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Young Vienna (Jung-Wien) was a society of fin de siècle writers who met in Vienna's Café Griensteidl and other nearby coffeehouses from 1890 until 1897. Their work is often broadly categorized as "Viennese coffeehouse literature" or as part of a larger Wiener Moderne movement that affected many disciplines.

The group turned away from the prevailing Naturalism of the time and experimented with various facets of Modernism, including Symbolism and Impressionism. Members were known for their indolence and decadence, traits satirized by Karl Kraus in his 1897 essay Die Demolierte Literatur (Demolished Literature).

Hermann Bahr was considered the group's spokesman. Other members included Arthur Schnitzler, Felix Dörmann, Peter Altenberg, Richard Beer-Hofmann, Felix Salten, Raoul Auernheimer, Hugo von Hofmannsthal, Stefan Zweig, and, though he would later distance himself from the group, Karl Kraus.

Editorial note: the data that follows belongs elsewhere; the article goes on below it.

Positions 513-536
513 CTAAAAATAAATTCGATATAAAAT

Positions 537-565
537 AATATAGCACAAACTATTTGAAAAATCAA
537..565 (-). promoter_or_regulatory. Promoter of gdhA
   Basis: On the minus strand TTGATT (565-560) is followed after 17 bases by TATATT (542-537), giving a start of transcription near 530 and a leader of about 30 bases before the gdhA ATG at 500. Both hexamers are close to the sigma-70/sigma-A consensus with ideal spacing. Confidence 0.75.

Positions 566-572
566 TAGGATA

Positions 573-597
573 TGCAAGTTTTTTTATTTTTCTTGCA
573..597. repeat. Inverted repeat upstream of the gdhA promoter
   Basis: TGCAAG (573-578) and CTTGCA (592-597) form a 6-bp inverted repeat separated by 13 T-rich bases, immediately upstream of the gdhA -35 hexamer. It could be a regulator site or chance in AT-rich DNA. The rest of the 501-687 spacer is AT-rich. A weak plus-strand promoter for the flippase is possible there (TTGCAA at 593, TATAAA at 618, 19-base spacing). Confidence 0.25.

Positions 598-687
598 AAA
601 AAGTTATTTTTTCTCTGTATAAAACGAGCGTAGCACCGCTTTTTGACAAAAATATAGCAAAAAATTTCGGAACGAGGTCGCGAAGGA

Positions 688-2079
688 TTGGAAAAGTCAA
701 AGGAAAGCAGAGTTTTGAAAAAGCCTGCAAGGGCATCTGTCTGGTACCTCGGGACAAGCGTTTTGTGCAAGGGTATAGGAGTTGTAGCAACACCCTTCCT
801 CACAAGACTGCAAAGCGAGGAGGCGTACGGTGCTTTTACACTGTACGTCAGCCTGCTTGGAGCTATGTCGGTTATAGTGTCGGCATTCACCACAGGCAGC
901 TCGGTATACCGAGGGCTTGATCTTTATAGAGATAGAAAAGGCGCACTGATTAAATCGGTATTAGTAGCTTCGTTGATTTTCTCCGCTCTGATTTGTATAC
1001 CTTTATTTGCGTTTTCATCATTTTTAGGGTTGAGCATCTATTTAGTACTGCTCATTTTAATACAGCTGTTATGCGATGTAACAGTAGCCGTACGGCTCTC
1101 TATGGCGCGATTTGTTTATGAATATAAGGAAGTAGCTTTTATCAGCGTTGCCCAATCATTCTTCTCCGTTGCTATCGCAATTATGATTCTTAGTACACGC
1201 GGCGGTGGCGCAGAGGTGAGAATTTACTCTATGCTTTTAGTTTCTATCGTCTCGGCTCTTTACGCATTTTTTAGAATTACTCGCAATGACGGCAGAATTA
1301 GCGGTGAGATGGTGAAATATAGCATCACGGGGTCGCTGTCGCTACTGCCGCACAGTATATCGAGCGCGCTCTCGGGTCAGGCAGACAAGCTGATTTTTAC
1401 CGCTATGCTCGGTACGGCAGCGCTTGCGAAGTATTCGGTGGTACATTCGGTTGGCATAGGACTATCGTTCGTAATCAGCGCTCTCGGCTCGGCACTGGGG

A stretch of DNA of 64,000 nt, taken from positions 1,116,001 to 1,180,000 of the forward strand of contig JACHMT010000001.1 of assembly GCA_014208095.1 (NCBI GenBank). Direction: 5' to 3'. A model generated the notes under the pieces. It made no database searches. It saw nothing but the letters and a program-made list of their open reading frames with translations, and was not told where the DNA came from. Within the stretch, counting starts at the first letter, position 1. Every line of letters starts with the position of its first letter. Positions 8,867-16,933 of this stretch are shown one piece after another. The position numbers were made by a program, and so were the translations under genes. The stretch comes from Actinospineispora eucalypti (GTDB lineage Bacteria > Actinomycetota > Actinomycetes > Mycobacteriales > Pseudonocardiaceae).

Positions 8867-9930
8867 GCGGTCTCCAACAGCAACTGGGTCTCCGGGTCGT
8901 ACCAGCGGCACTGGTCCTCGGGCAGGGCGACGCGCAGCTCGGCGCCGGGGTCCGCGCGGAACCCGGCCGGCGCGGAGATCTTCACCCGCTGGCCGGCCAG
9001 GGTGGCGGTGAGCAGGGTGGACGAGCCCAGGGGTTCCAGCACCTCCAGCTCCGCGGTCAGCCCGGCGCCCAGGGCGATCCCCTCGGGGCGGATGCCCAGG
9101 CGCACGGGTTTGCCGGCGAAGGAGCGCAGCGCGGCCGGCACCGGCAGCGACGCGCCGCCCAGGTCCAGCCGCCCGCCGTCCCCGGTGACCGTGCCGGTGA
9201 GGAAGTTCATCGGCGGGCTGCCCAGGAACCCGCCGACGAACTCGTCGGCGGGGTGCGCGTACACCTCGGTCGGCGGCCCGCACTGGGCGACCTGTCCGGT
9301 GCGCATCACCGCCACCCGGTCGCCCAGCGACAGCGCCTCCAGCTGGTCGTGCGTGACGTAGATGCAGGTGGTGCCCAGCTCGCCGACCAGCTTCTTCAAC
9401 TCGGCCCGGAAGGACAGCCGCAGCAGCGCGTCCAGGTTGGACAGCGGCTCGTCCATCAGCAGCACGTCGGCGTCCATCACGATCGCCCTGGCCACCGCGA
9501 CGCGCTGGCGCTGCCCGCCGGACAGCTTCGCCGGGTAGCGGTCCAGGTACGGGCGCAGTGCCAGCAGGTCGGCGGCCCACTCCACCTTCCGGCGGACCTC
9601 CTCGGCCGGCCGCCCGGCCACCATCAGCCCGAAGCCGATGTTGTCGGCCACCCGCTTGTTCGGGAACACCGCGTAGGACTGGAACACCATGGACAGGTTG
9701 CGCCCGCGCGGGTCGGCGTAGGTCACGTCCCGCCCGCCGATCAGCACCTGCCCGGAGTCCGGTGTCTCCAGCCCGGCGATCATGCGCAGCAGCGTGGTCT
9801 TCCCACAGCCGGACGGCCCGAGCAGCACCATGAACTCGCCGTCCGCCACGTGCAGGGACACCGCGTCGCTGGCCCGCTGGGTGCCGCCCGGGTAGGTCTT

Though little work was accomplished at the café, the writers exchanged manuscripts, criticism, and often mistresses.

The group dissolved on 20 January 1897, a day before Café Griensteidl was to be demolished. According to Schnitzler's diary, Felix Salten, angry with a negative review Kraus had given him, attacked the young journalist in the café. Many of the members continued to meet at the nearby Café Central.

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